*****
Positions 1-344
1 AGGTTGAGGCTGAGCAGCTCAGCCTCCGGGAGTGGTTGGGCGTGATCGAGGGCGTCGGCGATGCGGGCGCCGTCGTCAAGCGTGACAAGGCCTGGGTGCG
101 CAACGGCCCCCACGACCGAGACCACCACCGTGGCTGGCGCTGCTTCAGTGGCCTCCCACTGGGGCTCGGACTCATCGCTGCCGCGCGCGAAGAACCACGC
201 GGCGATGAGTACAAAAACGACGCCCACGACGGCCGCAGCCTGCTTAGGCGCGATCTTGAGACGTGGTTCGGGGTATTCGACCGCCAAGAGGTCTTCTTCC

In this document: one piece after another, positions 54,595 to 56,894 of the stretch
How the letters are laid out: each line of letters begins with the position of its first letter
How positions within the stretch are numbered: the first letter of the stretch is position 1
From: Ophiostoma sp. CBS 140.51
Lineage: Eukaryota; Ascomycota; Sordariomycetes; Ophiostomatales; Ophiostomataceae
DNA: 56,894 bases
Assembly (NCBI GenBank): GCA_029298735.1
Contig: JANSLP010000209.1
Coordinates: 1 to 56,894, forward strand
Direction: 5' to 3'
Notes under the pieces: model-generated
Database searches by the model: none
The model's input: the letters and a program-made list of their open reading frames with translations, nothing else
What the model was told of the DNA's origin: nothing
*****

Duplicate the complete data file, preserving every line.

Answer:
Positions 1-344
1 AGGTTGAGGCTGAGCAGCTCAGCCTCCGGGAGTGGTTGGGCGTGATCGAGGGCGTCGGCGATGCGGGCGCCGTCGTCAAGCGTGACAAGGCCTGGGTGCG
101 CAACGGCCCCCACGACCGAGACCACCACCGTGGCTGGCGCTGCTTCAGTGGCCTCCCACTGGGGCTCGGACTCATCGCTGCCGCGCGCGAAGAACCACGC
201 GGCGATGAGTACAAAAACGACGCCCACGACGGCCGCAGCCTGCTTAGGCGCGATCTTGAGACGTGGTTCGGGGTATTCGACCGCCAAGAGGTCTTCTTCC

In this document: one piece after another, positions 54,595 to 56,894 of the stretch
How the letters are laid out: each line of letters begins with the position of its first letter
How positions within the stretch are numbered: the first letter of the stretch is position 1
From: Ophiostoma sp. CBS 140.51
Lineage: Eukaryota; Ascomycota; Sordariomycetes; Ophiostomatales; Ophiostomataceae
DNA: 56,894 bases
Assembly (NCBI GenBank): GCA_029298735.1
Contig: JANSLP010000209.1
Coordinates: 1 to 56,894, forward strand
Direction: 5' to 3'
Notes under the pieces: model-generated
Database searches by the model: none
The model's input: the letters and a program-made list of their open reading frames with translations, nothing else
What the model was told of the DNA's origin: nothing